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2007 - International Communication Association Pages: 26 pages || Words: 6939 words || 
Info
1. Chu, Amy. "Teen Movies as Sex Education Material? A Content Analysis of Popular Teen Movies in Four Decades" Paper presented at the annual meeting of the International Communication Association, TBA, San Francisco, CA, May 23, 2007 Online <PDF>. 2018-05-26 <http://citation.allacademic.com/meta/p173202_index.html>
Publication Type: Conference Paper/Unpublished Manuscript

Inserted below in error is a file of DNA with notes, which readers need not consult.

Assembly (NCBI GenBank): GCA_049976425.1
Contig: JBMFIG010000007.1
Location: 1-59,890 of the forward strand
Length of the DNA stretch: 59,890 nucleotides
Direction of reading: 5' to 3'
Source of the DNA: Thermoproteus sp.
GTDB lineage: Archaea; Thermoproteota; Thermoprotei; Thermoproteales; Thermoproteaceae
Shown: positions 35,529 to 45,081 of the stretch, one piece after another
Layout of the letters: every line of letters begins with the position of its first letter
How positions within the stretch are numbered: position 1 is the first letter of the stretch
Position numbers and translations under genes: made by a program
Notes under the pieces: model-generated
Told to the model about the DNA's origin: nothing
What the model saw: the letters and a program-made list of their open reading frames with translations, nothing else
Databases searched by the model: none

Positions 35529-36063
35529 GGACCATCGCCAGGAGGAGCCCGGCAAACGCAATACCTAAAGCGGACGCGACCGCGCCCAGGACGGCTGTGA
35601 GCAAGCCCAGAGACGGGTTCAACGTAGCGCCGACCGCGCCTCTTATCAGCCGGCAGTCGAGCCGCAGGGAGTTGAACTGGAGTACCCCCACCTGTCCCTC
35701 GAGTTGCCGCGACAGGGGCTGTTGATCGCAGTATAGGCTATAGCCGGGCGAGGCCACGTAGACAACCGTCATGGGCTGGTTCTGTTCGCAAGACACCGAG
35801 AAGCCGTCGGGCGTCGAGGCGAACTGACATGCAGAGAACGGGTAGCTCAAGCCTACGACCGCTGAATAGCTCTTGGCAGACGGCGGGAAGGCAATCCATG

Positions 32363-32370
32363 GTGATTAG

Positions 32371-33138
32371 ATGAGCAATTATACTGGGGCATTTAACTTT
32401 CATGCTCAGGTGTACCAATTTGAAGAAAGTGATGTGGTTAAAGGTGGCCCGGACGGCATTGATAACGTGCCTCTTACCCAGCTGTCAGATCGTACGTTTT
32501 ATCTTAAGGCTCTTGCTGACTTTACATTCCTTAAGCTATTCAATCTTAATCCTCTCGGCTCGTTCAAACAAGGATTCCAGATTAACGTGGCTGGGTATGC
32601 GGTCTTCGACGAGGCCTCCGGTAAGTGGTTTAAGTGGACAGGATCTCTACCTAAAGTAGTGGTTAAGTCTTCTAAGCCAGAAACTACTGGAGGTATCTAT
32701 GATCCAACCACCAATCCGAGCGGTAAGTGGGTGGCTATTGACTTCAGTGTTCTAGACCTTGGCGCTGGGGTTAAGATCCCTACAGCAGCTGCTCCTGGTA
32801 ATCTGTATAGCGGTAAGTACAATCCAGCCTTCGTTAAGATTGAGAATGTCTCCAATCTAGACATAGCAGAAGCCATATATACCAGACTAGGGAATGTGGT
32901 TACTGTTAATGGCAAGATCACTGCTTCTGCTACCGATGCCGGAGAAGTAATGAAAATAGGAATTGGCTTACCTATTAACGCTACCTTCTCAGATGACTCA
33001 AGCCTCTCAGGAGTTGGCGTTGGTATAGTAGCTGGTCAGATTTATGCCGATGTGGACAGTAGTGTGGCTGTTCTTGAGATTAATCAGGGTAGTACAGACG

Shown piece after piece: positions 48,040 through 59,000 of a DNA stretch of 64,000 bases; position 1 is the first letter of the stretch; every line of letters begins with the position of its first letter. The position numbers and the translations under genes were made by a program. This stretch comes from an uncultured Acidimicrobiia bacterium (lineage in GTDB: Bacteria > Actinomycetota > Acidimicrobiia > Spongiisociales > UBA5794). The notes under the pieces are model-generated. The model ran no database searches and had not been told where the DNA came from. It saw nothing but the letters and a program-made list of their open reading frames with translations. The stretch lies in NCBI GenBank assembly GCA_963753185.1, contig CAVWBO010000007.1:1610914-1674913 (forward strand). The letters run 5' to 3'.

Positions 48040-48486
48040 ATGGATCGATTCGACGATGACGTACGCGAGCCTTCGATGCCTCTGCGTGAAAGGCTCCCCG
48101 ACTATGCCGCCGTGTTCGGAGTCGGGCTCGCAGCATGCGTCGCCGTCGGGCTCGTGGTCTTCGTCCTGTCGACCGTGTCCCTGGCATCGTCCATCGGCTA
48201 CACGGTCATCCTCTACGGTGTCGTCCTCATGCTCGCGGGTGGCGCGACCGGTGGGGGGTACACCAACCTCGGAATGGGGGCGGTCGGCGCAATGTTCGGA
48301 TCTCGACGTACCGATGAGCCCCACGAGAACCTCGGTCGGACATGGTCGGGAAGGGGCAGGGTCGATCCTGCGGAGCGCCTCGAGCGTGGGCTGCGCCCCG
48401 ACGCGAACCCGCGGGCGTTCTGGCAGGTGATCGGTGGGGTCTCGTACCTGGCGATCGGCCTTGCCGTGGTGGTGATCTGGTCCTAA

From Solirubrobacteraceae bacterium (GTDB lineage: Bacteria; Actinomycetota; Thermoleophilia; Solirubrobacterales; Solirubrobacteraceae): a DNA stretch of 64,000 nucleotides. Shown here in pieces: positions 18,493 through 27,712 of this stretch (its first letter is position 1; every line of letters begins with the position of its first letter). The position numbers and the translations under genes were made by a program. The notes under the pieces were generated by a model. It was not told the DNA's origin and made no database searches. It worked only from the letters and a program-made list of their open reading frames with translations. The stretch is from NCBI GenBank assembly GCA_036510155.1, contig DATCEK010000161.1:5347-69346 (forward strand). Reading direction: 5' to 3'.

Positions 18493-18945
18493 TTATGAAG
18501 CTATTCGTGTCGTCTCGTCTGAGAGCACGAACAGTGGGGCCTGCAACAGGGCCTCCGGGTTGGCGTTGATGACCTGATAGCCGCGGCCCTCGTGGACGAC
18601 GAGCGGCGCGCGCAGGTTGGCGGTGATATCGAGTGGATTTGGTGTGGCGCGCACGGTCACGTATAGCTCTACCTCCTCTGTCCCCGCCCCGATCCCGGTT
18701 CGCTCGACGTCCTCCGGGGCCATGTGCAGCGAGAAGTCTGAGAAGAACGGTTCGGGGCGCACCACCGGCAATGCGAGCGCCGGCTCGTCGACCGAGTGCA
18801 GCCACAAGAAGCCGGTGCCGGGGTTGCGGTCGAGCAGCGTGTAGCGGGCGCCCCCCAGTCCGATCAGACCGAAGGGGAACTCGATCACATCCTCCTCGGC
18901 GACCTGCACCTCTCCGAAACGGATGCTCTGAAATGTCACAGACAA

Abstract: Parents’ concern about prevalent sexuality in the media has always been a focal issue as their children may learn from the media messages, particularly during the children’s adolescent stage, a period of exploring the concept of sex. Addressing to this issue with an emphasis of movies as an all-time popular sex education source, the current study content analyzes and compares sexually explicit content and messages presented in a sample of top-grossing teen movies of 1970s, 1980s, 1990s and 2000. The study also examines the thematic treatment of consequences and responsibility of sexual behaviors. The finding indicates that the amount of sexual behavior exceeded its talk-about-sex counterpart, and more than 60% of sexual behavior cases were overwhelmingly unmarried but 40% in fairly established relationship. Comparing types of sexual content, two-thirds of the samples in the 1970s and 1980s are sexual behavior, but talk-about-sex and sexual behavior share similar proportions among sexual content in the movies of the 1990s and 2000s. Moreover, sexual responsibility and consequence of sexual behavior are rarely mentioned in the sampled movies. Limitations of this study are also discussed.